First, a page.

“We are all waiting for a truce.”
Bhola Thapa-President Travels and Tours is the agent in Nepal for Gulf Air, Qantas and, starting 1 September, of United Airlines
Bhola Thapa of President Travels and Tours is the agent in Nepal for Gulf Air, Qantas and, starting 1 September, of United Airlines too. He spoke to Nepali Times about the outbound market and prospects for growth.
Nepali Times: How is the traffic situation looking post-September First?
Bhola Thapa: You have to understand that air travel to and from Nepal is not as dependent on tourist traffic as before. There are up to 5,000 Nepalis who win the immigration lottery to the United States, they all travel out to America. Many go back and forth several times during the year. Then there is the big market for overseas contract workers in the Gulf region, which is picking up again after the riots here. There is also business travel.
But obviously you would benefit if tourism showed a rebound?
Of course. Adverse international publicity of the situation in Nepal has affected tourism. But I can tell you that if there is a ceasefire tomorrow, there will definitely be a big increase in inbound traffic. We are all waiting for a truce.
You have been appointed passenger sales agent for United Airlines, how much business do you hope to generate?
Last year, United generated $400,000 worth of business in Nepal. These would be passengers who connect on United flights via London, Bangkok or Hong Kong. United is a member of Star Alliance, so there is plenty of opportunity for growth with special fares with other airlines. We hope to hit $600,000 this year and may reach $1 million in 2005. So we hope to work as a feeder for United. For example, there could be a very good connection if you fly Kathmandu-Shanghai on Royal Nepal Airlines and onwards on United to the US west coast. Royal Nepal gets a certain amount of business, it is more convenient for passengers and United gets business too.
Any plans for expansion of Gulf Air’s services, or Qantas?
Gulf is looking at adding three more flights a week to and from Bahrain in addition to the current daily flight to Abu Dhabi by Gulf Traveller. We also want to introduce Airbus 330s on this route so there will be First and Business Class sections as well. The Gulf market is made up of two kinds of passengers: the Nepali contract workers flying to and from the region, and then there are the high-end passengers connecting onwards to Europe or the US through the Gulf. We were also working with Qantas to bring in its charter subsidiary from Singapore, making it more convenient for travellers to and from Australia. But that is taking time because the airline is facing an aircraft shortage. For Qantas passengers we also help with visas from the Australian High Commission in New Delhi, and we sell packages on Qantas Holidays worldwide. At President Travels we also handle discounted five-country tickets for Eurail and Eurostar.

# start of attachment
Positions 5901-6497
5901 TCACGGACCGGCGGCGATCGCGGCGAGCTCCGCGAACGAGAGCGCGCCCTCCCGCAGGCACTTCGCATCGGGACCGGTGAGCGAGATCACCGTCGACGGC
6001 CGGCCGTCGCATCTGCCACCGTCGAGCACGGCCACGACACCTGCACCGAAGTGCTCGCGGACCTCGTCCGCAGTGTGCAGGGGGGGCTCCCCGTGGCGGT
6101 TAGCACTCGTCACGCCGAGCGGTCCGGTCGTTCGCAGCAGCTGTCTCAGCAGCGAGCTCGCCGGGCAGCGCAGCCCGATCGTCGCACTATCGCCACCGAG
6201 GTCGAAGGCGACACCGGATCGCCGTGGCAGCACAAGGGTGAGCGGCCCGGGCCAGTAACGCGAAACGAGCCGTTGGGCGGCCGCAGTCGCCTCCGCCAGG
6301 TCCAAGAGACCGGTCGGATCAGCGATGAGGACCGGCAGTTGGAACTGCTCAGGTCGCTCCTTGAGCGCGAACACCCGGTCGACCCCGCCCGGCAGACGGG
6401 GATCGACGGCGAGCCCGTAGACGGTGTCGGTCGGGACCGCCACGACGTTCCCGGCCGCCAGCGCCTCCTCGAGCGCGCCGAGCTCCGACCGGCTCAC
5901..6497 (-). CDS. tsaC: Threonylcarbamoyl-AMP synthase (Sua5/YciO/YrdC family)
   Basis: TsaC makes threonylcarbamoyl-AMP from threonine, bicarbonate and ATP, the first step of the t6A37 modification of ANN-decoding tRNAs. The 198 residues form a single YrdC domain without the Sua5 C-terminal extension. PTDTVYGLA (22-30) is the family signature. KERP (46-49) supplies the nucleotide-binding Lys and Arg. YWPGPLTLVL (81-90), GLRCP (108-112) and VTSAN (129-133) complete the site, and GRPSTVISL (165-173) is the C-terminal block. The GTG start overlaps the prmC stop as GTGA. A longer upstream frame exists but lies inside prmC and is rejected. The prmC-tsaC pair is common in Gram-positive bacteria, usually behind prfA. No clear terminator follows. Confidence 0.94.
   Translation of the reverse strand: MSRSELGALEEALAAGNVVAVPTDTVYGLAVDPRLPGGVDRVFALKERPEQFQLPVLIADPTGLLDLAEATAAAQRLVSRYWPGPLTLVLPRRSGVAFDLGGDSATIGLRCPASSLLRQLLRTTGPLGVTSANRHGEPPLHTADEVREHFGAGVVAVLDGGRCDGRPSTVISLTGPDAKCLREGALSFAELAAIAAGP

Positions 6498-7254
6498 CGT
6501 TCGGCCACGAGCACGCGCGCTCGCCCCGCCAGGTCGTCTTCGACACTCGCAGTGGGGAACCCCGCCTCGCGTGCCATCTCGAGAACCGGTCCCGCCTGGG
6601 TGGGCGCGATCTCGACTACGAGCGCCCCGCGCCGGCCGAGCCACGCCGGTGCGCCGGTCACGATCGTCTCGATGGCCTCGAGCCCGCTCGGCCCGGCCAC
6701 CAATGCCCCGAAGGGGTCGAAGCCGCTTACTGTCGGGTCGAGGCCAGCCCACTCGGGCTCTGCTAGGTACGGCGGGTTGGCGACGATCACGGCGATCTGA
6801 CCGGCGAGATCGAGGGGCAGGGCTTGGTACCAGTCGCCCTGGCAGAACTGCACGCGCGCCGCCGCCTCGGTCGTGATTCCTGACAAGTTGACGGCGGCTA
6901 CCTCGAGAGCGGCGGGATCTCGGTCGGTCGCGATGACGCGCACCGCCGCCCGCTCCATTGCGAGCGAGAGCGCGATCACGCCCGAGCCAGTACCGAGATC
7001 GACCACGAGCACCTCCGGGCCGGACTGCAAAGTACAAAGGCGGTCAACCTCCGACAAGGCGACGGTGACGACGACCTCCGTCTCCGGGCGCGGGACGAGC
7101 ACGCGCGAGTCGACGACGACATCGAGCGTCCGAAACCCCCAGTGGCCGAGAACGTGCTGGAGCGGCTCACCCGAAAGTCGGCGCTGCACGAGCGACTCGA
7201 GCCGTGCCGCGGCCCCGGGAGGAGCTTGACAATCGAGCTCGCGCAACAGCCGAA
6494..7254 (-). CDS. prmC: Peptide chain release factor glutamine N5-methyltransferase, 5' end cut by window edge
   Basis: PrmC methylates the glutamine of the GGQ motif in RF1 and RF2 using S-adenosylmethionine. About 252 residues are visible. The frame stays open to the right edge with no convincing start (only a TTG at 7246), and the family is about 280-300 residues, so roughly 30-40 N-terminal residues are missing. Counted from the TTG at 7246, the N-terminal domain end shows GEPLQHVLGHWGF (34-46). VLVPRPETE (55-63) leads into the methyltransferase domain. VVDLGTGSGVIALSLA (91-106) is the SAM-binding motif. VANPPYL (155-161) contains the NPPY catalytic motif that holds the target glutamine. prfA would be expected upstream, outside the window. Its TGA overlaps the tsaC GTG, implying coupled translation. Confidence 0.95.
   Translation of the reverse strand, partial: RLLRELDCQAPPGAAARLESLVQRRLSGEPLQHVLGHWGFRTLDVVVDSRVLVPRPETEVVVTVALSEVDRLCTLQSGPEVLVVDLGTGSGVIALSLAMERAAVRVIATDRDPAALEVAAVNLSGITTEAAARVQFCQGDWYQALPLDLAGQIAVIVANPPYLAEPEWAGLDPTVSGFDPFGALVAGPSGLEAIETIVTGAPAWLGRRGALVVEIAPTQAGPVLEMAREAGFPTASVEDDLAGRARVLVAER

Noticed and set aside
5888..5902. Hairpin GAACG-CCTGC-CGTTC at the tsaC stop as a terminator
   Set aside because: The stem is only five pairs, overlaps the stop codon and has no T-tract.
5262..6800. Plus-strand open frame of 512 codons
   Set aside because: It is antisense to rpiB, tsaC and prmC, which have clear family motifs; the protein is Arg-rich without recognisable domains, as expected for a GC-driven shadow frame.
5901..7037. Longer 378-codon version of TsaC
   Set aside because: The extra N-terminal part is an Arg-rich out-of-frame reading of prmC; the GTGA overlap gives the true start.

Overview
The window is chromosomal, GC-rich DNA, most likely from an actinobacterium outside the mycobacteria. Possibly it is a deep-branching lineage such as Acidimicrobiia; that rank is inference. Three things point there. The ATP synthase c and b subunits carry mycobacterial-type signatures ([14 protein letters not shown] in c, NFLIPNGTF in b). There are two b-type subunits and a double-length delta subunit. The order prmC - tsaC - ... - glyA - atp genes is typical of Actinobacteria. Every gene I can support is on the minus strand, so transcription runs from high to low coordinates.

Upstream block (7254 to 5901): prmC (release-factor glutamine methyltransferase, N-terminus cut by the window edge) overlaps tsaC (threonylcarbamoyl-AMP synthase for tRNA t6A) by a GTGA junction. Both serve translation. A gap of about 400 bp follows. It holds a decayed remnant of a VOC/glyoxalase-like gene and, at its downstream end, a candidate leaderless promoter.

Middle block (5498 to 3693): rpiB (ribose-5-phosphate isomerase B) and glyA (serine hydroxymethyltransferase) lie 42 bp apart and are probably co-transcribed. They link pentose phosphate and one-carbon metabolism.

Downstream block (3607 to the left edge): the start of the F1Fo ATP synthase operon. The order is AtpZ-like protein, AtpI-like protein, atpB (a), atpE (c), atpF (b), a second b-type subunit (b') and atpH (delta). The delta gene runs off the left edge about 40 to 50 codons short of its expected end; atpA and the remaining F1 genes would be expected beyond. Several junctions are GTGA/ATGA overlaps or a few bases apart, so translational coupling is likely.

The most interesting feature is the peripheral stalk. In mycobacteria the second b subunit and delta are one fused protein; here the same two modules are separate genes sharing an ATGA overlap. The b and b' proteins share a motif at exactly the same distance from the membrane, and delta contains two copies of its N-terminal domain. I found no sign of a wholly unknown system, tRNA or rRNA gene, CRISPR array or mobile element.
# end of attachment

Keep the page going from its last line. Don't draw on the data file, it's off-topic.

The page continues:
If tourism isn’t such a big factor, what are the obstacles to growth in passenger volume?
You see, you have to distinguish between inbound traffic and outbound traffic. For those of us who are in the business of selling tickets in Nepal for outbound passengers, tourism is not such a big factor. Because most tourists who come in already have onward bookings anyway. But inbound traffic is still heavily dependent on tourism. And because of this, traffic is affected by peace and stability in Nepal. If you have a ceasefire, every airline flying in will see a big increase in volume. Inbound traffic is also affected by accessibility, which means cost. The good thing is that costs have gone down because there are more carriers in the market.
How optimistic are you about tourism bouncing back?
I see a silver lining in every cloud. Even all this bad publicity about massacres and riots in the past five years or so have actually helped the world know about Nepal. People around the world now know where it is, and once things get back to normal they will flock here.